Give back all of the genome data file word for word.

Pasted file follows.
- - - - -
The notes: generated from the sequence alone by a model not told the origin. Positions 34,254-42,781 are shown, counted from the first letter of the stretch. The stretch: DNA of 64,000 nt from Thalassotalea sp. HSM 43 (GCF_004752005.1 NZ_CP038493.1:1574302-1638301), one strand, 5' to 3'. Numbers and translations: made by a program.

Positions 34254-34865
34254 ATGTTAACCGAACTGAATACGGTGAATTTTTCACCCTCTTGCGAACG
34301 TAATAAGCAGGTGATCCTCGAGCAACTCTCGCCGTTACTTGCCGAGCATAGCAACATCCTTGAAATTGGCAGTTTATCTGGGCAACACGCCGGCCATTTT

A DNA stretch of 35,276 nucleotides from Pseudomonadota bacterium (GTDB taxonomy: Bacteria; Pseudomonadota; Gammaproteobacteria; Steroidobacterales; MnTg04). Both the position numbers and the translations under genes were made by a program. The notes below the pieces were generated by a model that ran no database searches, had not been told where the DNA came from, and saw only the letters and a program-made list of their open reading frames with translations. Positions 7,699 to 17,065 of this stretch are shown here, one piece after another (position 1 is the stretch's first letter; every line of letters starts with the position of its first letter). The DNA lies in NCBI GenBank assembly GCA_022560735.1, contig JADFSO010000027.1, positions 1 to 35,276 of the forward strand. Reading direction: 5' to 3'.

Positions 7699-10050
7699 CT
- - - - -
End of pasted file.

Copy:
The notes: generated from the sequence alone by a model not told the origin. Positions 34,254-42,781 are shown, counted from the first letter of the stretch. The stretch: DNA of 64,000 nt from Thalassotalea sp. HSM 43 (GCF_004752005.1 NZ_CP038493.1:1574302-1638301), one strand, 5' to 3'. Numbers and translations: made by a program.

Positions 34254-34865
34254 ATGTTAACCGAACTGAATACGGTGAATTTTTCACCCTCTTGCGAACG
34301 TAATAAGCAGGTGATCCTCGAGCAACTCTCGCCGTTACTTGCCGAGCATAGCAACATCCTTGAAATTGGCAGTTTATCTGGGCAACACGCCGGCCATTTT

A DNA stretch of 35,276 nucleotides from Pseudomonadota bacterium (GTDB taxonomy: Bacteria; Pseudomonadota; Gammaproteobacteria; Steroidobacterales; MnTg04). Both the position numbers and the translations under genes were made by a program. The notes below the pieces were generated by a model that ran no database searches, had not been told where the DNA came from, and saw only the letters and a program-made list of their open reading frames with translations. Positions 7,699 to 17,065 of this stretch are shown here, one piece after another (position 1 is the stretch's first letter; every line of letters starts with the position of its first letter). The DNA lies in NCBI GenBank assembly GCA_022560735.1, contig JADFSO010000027.1, positions 1 to 35,276 of the forward strand. Reading direction: 5' to 3'.

Positions 7699-10050
7699 CT